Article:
New England Souvenir Sets — This set consists of 86 matchcovers (two sets of 43 each), known as the First and Second New England Souvenir Set, issued by The Diamond Match Co. The First set has 21 green and 22 red matchcovers and the Second set has red and blue matchcovers. The red matchcovers of both sets are very much alike. The primary difference between these two sets was that the First set had thirteen colored rays on the saddle while the second set had 12.
New York State Souvenir Set — This set consists of eight matchcovers in each set issued by The Diamond Match Co. around 1937. The pictures on both sets are identical; however the red and blue background matchcovers have 12 rays on the saddle while the green and red background matchcovers have 13 rays on the saddle. There is a two line manumark on each matchcover. The red and blue background set was issued in 1938, and reprinted in 1942 with a narrow wartime striker.
New York World’s Fair (1939) — Opened in 1939 in New York City and issued several different sets of match books for both years (1939 and 1940) that it was open. Besides the official World’s Fair matchcover sets (The Blue Set, The Orange Set and The Silver Set), there were scores of business, services, and peripheral New York World’s Fair matchcovers to be found. There were at least 39 different Fair issued matchcovers that are dated 1939, and a set of four that are dated 1940. Matchcovers came in 20-stick, 30-stick, 40-stick, 10-stick, Giant, and Midget size. This is the World’s Fair that Bob Oliver and a group of matchcover collectors first developed the concept of a national matchcover organization, later to become the Rathkamp Matchcover Society. (See RMS).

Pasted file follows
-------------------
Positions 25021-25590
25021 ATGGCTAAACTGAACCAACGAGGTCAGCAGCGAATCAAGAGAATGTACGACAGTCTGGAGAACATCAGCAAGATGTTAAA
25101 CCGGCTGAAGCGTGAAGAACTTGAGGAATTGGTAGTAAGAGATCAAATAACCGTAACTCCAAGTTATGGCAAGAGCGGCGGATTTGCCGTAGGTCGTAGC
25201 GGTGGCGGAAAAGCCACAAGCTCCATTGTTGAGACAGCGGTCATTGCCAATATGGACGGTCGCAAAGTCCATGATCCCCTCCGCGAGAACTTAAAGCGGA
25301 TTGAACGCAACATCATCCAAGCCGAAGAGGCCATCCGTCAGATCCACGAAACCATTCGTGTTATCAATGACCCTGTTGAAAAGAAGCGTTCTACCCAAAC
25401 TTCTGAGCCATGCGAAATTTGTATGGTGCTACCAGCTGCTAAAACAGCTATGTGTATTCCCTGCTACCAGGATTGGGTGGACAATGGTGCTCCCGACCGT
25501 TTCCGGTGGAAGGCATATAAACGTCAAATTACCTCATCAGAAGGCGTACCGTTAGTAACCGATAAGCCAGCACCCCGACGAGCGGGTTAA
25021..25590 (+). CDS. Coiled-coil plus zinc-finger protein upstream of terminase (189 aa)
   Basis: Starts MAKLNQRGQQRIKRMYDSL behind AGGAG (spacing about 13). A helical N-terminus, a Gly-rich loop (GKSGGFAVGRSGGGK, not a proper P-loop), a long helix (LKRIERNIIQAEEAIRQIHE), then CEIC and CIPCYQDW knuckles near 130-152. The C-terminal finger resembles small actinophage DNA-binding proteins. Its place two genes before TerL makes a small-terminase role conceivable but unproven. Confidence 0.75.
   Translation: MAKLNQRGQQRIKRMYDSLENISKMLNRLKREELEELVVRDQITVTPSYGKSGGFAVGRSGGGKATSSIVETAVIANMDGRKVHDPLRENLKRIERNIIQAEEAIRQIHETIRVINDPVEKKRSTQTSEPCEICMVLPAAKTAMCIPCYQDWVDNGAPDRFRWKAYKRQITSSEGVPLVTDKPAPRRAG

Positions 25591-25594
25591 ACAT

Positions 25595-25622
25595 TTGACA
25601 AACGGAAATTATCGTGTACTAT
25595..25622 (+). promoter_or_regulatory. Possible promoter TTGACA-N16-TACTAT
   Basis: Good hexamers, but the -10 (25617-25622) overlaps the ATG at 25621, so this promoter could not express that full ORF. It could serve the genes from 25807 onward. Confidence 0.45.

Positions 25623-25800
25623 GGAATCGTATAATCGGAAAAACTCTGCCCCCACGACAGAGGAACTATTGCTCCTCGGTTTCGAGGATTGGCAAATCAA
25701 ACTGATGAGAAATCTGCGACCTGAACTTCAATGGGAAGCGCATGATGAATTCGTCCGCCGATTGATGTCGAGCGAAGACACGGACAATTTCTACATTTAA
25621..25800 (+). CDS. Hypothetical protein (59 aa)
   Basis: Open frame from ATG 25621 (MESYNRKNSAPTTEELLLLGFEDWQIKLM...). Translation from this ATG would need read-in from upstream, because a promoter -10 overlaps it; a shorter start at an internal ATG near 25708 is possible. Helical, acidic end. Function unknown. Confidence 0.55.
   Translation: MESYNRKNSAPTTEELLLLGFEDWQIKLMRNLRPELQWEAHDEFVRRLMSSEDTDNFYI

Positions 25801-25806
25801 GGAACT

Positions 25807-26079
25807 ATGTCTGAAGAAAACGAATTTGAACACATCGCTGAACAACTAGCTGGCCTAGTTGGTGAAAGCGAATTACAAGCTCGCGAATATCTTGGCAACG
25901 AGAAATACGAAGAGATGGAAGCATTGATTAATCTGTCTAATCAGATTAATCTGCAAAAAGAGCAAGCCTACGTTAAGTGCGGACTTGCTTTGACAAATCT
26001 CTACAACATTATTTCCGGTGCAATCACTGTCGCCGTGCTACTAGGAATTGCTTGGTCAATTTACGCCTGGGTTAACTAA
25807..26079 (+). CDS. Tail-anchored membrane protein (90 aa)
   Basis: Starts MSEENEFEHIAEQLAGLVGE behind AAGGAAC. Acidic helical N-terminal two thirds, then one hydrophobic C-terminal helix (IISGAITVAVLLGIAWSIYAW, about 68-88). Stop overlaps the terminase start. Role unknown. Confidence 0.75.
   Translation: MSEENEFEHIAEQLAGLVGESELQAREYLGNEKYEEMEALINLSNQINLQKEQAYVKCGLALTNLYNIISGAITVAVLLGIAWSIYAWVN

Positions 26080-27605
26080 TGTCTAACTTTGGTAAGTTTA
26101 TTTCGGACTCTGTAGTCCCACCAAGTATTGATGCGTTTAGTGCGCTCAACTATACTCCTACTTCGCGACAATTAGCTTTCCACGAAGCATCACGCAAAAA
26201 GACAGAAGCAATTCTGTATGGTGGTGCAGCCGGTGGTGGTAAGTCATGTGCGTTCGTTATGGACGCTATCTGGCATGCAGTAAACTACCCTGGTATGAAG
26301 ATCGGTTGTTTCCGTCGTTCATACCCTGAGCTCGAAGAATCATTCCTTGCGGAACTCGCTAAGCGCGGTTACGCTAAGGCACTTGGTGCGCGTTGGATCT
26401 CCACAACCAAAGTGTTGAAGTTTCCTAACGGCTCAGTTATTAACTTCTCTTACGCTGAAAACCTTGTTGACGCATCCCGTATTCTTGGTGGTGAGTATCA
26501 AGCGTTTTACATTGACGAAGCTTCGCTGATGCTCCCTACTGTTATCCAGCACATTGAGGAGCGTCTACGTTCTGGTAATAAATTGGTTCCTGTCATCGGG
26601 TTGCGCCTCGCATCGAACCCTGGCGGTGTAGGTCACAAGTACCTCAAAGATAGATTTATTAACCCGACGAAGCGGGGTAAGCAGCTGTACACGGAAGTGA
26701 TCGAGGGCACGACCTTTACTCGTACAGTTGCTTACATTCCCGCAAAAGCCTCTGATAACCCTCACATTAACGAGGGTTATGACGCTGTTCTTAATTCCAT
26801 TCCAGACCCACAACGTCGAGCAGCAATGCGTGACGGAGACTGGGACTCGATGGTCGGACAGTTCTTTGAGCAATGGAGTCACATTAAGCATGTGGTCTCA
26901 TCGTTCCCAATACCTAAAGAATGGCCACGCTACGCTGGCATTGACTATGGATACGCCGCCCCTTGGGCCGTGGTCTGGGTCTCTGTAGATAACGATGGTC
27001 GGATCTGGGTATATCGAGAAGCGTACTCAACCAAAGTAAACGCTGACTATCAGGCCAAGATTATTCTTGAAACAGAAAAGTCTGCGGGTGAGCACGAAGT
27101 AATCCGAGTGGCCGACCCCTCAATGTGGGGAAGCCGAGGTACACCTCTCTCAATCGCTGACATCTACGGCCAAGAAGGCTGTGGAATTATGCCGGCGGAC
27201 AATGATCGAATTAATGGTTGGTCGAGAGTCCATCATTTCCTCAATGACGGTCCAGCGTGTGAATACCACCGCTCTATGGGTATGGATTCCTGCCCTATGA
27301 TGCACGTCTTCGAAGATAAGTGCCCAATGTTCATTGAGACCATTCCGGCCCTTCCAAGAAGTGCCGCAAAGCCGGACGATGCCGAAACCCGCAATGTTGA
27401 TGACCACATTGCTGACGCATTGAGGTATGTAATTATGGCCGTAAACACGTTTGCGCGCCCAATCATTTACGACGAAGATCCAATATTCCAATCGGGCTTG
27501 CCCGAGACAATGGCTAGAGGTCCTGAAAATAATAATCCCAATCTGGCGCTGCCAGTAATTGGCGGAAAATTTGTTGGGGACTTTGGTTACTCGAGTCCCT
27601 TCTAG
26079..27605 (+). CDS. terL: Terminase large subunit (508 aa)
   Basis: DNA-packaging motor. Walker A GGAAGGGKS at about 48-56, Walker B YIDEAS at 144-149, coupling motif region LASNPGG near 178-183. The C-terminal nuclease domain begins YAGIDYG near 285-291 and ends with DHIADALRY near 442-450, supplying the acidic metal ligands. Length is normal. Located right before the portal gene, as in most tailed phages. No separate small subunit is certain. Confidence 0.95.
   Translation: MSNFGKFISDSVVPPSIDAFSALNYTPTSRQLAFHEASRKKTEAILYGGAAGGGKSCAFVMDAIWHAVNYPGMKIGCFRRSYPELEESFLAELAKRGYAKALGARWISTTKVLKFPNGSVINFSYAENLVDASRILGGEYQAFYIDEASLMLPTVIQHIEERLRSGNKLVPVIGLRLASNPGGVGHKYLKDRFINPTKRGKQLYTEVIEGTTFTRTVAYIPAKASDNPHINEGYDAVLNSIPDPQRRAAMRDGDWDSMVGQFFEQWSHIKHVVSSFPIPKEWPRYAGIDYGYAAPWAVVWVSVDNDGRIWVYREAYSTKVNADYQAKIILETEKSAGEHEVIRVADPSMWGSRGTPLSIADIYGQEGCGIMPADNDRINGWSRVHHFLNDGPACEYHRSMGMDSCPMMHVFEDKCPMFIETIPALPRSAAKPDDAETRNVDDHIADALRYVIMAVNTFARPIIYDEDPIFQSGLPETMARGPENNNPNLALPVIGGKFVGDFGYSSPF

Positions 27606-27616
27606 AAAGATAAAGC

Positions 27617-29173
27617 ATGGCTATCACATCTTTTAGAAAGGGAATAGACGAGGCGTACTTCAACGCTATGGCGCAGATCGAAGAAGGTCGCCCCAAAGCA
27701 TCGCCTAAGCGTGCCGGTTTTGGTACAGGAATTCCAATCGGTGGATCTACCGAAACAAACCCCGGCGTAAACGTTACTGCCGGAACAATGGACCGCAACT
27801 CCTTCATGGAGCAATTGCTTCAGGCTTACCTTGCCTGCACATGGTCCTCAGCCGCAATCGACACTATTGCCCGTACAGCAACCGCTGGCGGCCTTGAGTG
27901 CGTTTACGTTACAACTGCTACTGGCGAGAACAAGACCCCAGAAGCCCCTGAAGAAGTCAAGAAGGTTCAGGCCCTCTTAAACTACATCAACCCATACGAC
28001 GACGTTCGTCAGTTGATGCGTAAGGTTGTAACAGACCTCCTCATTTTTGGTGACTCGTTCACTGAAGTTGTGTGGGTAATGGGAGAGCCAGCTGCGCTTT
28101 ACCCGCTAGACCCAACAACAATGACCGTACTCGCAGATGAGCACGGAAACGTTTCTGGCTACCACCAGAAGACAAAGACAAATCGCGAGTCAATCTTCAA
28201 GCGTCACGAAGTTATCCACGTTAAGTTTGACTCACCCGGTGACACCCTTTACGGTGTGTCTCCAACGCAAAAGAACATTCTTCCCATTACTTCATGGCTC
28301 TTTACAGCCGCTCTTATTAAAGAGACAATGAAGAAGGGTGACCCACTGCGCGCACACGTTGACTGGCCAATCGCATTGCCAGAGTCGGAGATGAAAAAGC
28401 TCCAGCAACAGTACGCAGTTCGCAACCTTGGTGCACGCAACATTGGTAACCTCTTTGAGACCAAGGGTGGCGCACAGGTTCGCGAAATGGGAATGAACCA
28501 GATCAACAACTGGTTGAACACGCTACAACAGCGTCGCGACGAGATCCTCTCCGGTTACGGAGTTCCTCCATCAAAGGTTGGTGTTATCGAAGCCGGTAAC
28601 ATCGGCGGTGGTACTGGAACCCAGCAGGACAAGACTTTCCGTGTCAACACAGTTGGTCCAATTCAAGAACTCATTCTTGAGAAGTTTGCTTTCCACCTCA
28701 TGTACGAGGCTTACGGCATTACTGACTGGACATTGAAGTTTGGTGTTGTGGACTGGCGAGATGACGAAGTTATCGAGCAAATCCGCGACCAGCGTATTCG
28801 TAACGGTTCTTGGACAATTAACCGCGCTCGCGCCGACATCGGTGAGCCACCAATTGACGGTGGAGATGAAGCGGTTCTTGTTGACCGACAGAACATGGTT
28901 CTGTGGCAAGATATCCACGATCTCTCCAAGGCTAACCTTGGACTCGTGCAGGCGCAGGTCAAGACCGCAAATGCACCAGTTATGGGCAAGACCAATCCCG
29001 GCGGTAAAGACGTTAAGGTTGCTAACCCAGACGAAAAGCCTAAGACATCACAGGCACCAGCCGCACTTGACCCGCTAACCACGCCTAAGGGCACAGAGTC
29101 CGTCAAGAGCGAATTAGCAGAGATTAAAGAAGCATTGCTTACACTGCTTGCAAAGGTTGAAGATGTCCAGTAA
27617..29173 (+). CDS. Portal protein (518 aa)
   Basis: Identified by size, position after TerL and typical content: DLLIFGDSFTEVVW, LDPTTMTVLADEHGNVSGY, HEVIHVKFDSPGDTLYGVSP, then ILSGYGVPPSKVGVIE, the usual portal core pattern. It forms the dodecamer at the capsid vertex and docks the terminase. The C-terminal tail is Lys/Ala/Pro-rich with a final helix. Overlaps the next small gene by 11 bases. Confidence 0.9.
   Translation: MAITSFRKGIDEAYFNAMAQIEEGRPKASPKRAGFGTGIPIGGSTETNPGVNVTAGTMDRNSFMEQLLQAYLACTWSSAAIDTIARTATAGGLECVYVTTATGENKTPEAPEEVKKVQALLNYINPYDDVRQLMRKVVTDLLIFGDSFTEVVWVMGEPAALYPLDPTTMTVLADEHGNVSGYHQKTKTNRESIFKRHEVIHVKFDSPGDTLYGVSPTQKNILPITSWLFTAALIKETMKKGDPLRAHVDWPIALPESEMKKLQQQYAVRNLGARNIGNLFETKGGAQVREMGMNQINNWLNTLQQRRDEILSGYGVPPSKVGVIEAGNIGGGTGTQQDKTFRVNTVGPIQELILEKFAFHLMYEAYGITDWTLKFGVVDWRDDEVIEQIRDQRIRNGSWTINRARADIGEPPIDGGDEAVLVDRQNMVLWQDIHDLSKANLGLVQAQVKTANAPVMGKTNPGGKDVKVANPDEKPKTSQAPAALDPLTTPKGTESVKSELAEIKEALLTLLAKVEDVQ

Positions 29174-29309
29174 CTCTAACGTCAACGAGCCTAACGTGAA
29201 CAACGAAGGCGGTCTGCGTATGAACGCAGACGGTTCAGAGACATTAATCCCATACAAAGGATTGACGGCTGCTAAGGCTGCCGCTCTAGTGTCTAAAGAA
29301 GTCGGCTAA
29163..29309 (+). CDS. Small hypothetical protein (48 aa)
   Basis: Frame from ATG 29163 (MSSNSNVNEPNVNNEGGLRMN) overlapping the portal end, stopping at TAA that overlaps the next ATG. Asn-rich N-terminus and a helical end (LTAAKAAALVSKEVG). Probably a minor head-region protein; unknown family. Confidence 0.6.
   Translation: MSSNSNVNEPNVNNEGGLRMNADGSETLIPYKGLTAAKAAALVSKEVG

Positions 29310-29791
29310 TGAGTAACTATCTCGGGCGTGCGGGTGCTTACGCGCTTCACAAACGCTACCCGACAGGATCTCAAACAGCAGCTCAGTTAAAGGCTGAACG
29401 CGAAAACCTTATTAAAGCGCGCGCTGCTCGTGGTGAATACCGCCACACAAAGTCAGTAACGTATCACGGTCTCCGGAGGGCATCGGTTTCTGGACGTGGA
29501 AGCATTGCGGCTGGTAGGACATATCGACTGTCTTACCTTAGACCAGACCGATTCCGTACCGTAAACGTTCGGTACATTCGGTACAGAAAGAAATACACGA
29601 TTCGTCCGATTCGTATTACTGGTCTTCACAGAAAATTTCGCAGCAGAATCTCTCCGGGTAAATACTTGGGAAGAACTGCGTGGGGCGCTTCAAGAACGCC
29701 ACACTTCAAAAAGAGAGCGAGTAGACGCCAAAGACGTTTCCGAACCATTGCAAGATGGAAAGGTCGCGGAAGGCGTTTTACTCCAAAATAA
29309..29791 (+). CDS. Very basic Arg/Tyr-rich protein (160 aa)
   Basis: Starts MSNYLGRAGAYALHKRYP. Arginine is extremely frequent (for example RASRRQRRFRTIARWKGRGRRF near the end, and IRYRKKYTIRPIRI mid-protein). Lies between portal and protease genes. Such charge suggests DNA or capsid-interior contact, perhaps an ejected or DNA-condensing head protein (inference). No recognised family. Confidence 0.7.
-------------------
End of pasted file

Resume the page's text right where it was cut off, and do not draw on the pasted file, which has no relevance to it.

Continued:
New York World’s Fair (1964) — Opened in 1964, and went into 1965. This World’s Fair issued many sets and singles, along with a host of peripheral business, product and service matchcovers. The official sets were; 1. a five piece 40-stick set, and 2. an eight piece 30-stick set, were produced by Universal Match Corp. Both of these sets are Panoramas (See Panorama). Poorly “broken” sets were sold in vending machines throughout the fair. (See Broken Sets).
Night Clubs — (See Legitimate Clubs).
Night-Life — (See First Night-Life, Second Night-Life).
Nile Match Co., Alexandria (The) — An African match book manumark from Egypt. The Swedish Match Group formed the company in 1933.
Non-Specific — A national type of match book without an advertisement. A vending machine match book might say “Thank You” and nothing else. (See Nationals).
Non-Stock — An adjective placed before some categories to denote that those matchcovers produced by advertisers were not stock designs (i.e., Non-Stock Holiday Inns) (See Stock Design).
Northwestern Prtg — An old, defunct printing company located in Chicago, IL, which specialized in printing match books.
Novaca Fabrica, A.B., Halmstad — A European match book manumark from Sweden.
Novelty Matchcovers — Odd ball, limited production matchcovers with items or ornamentation glued to the outside. Interesting, but not widely collected. (See Lenticular, Add-ons).
Nudies — Another name for girlie matchcovers of no specific classification or design. Pertains to women with no clothes instead of partially clothed. Many are photographic. (See Girlies).
Nur Match Co. — A Middle Eastern match book manumark from Israel. It is believed to have commenced operating about 1939.